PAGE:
|Fifty Girls In N/R Receive WFP/GES Scholarships|
|Wednesday, 06 June 2012 14:04|
A total of 50 young ladies, who excelled in the 2011 BECE have received full scholarship packages from the collaborative assistance of the World Food Programme (WFP) and the Ghana Education Service (GES) to further their Senior High School education.
The scholarship package, which started in 2001 in take-home rations of the WFP schools with only three girls, have for the past 10 years assisted 269 girls, most of whom had completed various tertiary institutions and contributing meaningfully in their communities.
Ms Kaniz Khan, Deputy Country Director of the WFP, who was addressing the beneficiaries in Zabzugu in the Northern Region yesterday, said this year’s recipients were mainly from the Northern Region, explaining that the Upper East and Upper West regions had achieved gender parity above national averages.
She said the scholarship package was introduced to increase girls' enrolment and retention in schools and consequently to achieve gender parity, stressing that the Northern Region still had low parity index of 0.84 and some girls in the Region still received take-home rations from the WFP.
Ms Khan said the WFP was supporting various government institutions to assist over 450,000 people in Ghana, more than half of whom were women and girls, adding that 60,000 pregnant women and nursing mothers were receiving nutritious food supplements.
She indicated that 130 women's groups made up of 4,300 women had been provided with income generating activities which ranged from retailing iodized salt, milling and fortifying local cereals to breeding small ruminants for sale.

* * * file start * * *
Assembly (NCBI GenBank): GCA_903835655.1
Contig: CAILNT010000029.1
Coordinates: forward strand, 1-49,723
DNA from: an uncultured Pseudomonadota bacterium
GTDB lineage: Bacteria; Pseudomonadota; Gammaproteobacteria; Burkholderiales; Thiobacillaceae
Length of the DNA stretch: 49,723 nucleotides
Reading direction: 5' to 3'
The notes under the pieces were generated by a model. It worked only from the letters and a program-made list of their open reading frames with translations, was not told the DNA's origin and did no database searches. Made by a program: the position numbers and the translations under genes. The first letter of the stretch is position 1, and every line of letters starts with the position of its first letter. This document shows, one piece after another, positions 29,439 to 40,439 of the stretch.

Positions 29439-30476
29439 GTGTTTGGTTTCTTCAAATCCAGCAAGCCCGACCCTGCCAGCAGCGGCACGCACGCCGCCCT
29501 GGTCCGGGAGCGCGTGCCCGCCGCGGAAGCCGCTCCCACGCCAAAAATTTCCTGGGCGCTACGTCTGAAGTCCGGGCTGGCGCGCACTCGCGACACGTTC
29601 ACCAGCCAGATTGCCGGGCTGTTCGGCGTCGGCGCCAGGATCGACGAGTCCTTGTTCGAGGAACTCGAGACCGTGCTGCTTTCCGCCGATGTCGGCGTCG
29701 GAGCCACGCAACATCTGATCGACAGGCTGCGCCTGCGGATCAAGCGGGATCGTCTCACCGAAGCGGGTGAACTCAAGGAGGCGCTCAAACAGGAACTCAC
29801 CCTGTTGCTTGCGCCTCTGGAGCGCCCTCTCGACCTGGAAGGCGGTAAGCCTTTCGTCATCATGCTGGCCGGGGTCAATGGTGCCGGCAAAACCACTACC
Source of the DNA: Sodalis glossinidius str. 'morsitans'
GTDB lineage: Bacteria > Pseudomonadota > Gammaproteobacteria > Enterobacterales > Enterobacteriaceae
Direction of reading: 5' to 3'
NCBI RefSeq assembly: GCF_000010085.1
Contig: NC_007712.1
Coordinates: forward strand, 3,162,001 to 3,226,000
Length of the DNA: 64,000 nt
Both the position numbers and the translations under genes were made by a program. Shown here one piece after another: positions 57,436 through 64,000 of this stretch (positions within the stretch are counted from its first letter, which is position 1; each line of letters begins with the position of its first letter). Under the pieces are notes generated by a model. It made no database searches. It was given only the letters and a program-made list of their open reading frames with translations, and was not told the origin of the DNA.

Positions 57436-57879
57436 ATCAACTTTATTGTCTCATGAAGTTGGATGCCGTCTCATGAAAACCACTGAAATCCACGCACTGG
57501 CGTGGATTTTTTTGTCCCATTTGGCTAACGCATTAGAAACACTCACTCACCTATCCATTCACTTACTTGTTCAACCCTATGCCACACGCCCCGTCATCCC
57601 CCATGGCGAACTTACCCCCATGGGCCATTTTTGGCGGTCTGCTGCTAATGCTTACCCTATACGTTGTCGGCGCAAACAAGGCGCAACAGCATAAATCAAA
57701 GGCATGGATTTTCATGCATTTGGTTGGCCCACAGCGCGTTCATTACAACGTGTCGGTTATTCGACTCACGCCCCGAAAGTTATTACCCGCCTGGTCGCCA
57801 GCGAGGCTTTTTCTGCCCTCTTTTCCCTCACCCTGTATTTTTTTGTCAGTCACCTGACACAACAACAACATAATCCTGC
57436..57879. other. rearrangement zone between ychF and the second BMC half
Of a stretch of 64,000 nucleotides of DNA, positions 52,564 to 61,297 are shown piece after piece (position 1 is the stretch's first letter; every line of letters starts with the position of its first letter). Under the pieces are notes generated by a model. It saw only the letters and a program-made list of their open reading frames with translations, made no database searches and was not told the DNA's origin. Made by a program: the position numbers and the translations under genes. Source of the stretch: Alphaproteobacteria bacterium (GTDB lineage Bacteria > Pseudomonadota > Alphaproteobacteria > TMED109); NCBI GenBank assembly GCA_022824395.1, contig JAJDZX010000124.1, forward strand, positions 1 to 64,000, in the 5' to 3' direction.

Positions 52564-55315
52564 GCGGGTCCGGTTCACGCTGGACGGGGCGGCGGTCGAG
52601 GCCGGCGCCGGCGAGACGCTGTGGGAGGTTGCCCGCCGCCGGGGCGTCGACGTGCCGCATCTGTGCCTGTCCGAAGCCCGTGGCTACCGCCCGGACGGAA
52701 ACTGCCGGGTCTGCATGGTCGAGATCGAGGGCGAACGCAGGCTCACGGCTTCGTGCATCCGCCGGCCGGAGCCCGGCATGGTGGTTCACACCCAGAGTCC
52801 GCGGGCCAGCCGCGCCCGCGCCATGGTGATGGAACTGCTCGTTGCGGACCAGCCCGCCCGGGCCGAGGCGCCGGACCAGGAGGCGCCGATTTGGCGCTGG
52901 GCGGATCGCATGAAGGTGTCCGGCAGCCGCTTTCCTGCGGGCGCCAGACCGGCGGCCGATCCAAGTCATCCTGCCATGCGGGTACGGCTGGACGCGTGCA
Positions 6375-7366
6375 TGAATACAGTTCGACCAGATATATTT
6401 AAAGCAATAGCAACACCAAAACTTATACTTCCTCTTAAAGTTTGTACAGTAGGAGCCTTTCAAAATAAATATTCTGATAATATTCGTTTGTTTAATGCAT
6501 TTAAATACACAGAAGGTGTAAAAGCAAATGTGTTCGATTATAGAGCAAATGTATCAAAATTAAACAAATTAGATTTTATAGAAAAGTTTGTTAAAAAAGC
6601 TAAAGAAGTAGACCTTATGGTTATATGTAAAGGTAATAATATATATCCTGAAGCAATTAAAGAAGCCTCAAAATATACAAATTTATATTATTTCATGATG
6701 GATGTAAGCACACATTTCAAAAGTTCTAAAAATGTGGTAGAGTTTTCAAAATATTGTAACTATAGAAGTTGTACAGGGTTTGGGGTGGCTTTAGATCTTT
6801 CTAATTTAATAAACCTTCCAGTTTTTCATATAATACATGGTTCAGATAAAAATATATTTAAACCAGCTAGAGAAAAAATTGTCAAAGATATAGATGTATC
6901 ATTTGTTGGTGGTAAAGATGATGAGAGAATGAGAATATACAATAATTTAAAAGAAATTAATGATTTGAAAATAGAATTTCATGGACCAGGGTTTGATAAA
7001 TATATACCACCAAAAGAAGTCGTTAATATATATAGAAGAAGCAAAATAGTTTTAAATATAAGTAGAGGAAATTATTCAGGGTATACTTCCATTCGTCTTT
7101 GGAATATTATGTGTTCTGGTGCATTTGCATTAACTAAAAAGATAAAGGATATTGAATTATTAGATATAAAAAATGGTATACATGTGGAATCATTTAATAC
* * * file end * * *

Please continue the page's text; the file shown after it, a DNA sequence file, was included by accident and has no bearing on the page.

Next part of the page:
Hajia Hawawu Bouya Gariba, Deputy Minister of Women and Children’s Affairs observed that education was a necessary tool for social transformation and must be taken seriously to reduce poverty, build self confidence and generally improve one’s quality of life.
She said her Ministry believed that the entire nation should share the responsibility of creating a favourable environment for the girl-child to enable her to compete with her counterparts, saying that "ignoring her only perpetuates the retrogressive factors of illiteracy, ignorance, economic deprivation and inferiority complex."
Hajia Gariba congratulated the WFP for all its initiatives which focus on women and children, which she said were important in helping deprived women to scale up from their difficulties.
Mr Charles Aheto-Tsegah, Deputy Director General of the Ghana Education Service, expressed worry that the GES target of reaching gender parity in access to education by 2012 for primary and 2015 for JHS was unlikely to be met and could only be possible in five years time.
He said the education performance report in 2012 further drew attention to the fact that access to education by gender is greatest for JHS with a GPI of 0.94 and that problems of retention were greater for girls who face higher risk of drop out.
Mr. Aheto-Tsegah indicated that a grant amount of US75.5 million dollars had been secured under the Ghana Global Partnership for Education Fund Application Programme to improve the quality of planning, monitoring and effectiveness of basic education in deprived districts.